Ambulance care assistants (ACAs) transfer non-emergency patients to and from health or social care settings, including hospitals, for pre-arranged appointments. They are sometimes known as Patient Transport Service (PTS) drivers.
Your duties as an ACA would include:
The people you would transport may be in very poor health. An important part of your work would be to show kindness and respect to often worried patients and their relatives, who may include:
- Older people
- Individuals who are physically disabled
- People with mental health problems
In some ambulance services, you could be trained to work in a high dependency team, transporting patients with specific clinical needs on a regular basis.
During a shift you would keep in contact with support staff at the control room (by radio or telephone) who would give you clinical advice if an emergency took place.
You would usually work 37.5 hours a week, which may include some weekends, evenings and bank holidays. Part-time posts are also available.
This work is quite physically demanding and you would spend a lot of time on the road covering a particular geographical area. Occasionally you may deal with distressing situations or circumstances with seriously ill patients.
You would wear a uniform and, at times, additional protective clothing such as a bright reflective coat and boots. You may work alone or in a two-person team, in an adapted ambulance or a standard car.
ACAs can earn between £13,600 and £16,750 a year.
With experience this can rise to around £18,500.
Extra allowances (known as salary uplifts) may be paid to workers in certain geographical areas and to those expected to work unsocial hours.
You will find most job opportunities within the NHS, although you may be able to train and work in the private ambulance sector and with the armed forces.
Each regional ambulance service can set its own entry criteria (and induction training programme), so it is important to check the details with the ambulance service you wish to join. In general, to work as an ambulance care assistant, you will need:
Excellent driving skills with between one and two years' driving experience.
A full manual driving licence – if you passed your test after summer 1996, you may need an extra driving qualification (some ambulance services may support you through this extra test, but this is not standard practice across the UK)
A good understanding of the Highway Code.
The ability to read maps and knowledge of the area you will cover.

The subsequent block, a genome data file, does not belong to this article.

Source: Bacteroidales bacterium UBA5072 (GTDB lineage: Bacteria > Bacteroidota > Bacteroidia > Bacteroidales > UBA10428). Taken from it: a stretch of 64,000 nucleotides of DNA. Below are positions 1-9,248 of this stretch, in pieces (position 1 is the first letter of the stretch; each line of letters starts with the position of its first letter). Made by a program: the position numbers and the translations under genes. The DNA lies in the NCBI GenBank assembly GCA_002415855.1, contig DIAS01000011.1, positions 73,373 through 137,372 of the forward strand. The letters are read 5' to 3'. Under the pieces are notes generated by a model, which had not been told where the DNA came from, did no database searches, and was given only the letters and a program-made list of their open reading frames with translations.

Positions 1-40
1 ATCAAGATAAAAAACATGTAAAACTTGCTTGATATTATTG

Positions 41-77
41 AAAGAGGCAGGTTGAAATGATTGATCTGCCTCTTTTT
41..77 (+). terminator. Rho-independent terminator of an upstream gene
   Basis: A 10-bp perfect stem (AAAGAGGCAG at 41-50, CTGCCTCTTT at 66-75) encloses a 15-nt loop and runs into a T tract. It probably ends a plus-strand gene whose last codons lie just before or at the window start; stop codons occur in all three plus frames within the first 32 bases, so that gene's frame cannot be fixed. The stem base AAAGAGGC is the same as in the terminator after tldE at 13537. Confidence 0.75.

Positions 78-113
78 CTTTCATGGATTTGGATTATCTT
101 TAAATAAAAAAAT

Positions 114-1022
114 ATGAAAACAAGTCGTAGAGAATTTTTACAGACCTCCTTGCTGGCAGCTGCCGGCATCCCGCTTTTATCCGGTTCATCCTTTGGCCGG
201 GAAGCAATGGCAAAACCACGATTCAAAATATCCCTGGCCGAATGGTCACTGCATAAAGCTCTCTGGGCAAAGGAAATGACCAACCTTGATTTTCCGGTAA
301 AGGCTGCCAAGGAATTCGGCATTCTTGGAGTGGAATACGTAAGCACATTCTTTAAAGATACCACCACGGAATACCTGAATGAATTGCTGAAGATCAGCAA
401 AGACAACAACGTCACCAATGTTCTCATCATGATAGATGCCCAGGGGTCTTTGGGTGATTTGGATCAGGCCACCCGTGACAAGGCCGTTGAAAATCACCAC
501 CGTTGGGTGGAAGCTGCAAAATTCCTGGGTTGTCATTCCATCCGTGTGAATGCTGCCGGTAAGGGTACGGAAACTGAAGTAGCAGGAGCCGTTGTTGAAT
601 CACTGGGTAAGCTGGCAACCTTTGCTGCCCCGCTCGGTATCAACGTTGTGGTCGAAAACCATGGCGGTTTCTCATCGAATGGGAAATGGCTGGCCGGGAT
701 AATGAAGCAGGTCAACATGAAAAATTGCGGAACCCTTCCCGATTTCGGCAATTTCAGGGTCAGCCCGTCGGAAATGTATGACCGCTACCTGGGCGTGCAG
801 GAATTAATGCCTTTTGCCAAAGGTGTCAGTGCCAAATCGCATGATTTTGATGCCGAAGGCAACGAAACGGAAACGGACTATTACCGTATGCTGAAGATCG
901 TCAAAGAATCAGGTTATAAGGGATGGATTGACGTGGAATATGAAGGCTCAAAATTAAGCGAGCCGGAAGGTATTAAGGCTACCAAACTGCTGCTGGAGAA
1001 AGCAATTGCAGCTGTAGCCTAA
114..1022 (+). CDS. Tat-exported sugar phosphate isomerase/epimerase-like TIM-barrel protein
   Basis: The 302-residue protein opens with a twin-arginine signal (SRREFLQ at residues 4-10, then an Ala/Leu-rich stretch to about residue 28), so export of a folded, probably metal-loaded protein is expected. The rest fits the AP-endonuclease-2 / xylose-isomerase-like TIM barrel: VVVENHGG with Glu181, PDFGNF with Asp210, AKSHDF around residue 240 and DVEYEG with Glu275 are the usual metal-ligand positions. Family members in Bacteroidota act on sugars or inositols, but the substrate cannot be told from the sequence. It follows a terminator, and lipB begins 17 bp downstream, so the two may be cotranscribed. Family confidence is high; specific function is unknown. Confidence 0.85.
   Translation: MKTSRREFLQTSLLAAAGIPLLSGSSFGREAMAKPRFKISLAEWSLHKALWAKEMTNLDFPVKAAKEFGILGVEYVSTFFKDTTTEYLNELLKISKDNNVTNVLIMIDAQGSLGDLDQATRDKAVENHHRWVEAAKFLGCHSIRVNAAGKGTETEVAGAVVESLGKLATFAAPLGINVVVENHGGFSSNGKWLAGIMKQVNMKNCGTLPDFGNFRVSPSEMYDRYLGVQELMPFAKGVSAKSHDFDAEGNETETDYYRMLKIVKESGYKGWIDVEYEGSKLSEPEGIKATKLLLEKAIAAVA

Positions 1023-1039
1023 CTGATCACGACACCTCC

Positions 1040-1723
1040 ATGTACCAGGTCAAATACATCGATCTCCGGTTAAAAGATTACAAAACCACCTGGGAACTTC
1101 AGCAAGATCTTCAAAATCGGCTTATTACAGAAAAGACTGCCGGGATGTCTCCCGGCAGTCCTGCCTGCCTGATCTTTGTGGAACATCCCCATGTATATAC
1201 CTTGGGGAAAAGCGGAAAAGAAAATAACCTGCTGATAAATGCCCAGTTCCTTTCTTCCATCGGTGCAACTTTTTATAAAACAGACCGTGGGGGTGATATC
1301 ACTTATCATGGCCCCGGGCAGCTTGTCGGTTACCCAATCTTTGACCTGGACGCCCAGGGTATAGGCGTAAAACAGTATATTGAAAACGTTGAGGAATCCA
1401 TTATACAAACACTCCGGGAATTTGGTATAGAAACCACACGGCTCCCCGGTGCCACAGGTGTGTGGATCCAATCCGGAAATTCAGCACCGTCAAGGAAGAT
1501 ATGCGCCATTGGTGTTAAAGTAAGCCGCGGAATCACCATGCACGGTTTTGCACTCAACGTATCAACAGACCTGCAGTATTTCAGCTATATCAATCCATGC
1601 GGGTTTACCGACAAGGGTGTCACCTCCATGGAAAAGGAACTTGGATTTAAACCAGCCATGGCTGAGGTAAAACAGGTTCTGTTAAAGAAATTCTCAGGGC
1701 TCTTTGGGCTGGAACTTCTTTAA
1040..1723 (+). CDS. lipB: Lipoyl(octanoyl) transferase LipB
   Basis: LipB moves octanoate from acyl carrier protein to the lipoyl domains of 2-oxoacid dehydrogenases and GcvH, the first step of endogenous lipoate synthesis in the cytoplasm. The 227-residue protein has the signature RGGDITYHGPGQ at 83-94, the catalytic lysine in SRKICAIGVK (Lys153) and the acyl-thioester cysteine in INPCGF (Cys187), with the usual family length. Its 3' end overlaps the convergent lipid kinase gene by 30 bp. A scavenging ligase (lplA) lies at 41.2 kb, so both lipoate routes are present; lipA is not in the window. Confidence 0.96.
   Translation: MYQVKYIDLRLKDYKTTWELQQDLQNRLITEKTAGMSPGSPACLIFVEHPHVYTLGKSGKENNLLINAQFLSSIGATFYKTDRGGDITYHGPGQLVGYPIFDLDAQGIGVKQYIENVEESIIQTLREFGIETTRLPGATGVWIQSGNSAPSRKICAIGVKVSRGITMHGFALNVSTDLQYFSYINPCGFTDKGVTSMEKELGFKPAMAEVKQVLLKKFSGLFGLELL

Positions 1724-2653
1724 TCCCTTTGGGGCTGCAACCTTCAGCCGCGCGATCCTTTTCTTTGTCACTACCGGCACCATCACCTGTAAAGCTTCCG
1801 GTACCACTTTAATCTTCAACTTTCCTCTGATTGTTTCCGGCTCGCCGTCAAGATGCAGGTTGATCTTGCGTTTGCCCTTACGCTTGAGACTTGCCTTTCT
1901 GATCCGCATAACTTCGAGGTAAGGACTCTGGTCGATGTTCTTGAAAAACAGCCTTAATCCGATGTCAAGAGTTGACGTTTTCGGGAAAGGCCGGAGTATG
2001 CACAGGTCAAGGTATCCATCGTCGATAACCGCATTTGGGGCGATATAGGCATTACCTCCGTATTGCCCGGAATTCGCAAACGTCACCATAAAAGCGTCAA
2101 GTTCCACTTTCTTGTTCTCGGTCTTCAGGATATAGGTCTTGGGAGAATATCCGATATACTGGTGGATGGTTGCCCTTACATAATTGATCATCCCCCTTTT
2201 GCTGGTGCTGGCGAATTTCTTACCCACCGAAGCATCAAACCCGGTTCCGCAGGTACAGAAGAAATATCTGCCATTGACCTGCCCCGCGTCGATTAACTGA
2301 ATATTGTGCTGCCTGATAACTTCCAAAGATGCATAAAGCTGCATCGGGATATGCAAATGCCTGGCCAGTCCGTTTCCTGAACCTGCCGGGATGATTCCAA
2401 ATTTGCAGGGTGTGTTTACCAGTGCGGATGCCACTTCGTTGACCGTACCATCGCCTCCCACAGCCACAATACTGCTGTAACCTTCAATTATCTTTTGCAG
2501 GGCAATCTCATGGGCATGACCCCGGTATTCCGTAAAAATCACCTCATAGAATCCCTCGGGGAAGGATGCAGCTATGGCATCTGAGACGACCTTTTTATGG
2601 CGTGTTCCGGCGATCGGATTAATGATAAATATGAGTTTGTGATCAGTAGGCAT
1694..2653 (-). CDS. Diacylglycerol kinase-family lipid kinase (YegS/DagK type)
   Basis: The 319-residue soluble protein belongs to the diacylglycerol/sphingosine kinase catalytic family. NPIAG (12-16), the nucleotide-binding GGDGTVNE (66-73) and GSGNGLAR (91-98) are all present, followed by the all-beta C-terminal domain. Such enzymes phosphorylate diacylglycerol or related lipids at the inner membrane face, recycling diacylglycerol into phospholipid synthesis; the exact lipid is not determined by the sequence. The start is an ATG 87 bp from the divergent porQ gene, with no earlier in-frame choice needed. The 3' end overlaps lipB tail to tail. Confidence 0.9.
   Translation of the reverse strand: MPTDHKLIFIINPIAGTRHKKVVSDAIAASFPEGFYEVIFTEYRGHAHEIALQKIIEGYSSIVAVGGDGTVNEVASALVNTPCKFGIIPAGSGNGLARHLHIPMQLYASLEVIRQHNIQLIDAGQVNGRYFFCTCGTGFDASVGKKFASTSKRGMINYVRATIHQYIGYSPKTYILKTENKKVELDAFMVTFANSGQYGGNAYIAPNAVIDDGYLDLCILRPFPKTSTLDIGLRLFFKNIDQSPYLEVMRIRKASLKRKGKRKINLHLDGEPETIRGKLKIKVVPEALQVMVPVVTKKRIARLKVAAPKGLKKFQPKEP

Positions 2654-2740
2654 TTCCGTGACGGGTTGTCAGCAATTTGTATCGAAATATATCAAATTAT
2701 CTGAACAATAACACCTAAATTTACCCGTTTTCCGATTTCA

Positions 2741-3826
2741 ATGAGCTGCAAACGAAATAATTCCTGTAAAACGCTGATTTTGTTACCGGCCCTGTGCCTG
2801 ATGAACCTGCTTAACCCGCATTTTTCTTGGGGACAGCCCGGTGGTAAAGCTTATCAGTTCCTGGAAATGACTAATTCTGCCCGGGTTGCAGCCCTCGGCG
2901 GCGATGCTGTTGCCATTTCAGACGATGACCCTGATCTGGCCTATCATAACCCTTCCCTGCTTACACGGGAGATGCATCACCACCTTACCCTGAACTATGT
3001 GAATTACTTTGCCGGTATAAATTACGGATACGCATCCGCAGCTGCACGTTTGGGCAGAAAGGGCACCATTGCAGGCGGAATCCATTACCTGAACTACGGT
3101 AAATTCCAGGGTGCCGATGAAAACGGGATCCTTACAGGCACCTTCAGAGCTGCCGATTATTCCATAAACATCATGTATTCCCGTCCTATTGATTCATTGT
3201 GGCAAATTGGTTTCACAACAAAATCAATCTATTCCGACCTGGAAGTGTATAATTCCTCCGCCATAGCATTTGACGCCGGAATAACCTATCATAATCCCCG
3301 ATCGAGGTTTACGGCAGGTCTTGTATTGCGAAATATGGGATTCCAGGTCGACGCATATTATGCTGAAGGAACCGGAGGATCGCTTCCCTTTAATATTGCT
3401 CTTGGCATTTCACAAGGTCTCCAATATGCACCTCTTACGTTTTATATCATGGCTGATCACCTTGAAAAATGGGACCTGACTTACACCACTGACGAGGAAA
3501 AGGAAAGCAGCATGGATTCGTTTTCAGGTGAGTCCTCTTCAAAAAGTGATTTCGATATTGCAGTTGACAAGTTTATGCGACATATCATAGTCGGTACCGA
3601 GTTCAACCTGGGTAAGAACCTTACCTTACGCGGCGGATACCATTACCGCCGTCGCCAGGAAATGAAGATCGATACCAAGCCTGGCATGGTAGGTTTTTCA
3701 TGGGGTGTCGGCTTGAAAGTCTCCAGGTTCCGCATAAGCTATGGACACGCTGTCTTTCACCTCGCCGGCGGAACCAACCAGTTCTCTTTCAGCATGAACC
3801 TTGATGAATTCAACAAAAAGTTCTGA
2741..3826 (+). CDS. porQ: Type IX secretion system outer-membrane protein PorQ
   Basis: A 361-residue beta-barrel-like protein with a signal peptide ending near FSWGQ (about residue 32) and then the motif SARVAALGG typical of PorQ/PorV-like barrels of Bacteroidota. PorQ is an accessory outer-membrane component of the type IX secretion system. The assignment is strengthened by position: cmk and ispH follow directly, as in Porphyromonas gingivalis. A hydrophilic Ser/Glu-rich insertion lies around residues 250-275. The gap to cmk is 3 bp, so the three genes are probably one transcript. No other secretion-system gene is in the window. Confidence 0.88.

Health clearance (as your work could include lifting and carrying).
You will also need basic maths and English skills. Some employers may prefer you to have around four GCSE's (A-C) including English, maths and a science, plus a current first aid certificate. Check with your local ambulance service because alternative qualifications or experience in a direct care-related role may also be accepted.
You can find links to local ambulance services on the NHS Choices website.
As a trainee ACA, you will receive between two and four weeks' training in areas such as:
Advanced (safe) driving skills.
Moving and handling techniques.
First aid – including basic emergency accident management
(in some services) administering oxygen therapy
You will be tested throughout your training and you will take written and practical examinations.
If you reach the standard set by the service, you will be attached to an ambulance station where you will work under the guidance of a trained mentor for a probationary period. After this time, you will be allowed to work unsupervised.
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An ambulance care assistant needs:
Experience as an ACA has been the traditional route to other jobs in the service, however, there is no guaranteed progression route. You will need to apply for vacancies alongside external candidates, but your experience is likely to give you an advantage when going for Emergency Care Assistant or Student Paramedic posts.
You could also move into other departments within the ambulance service, such as personnel, training, health and safety, and operations management.
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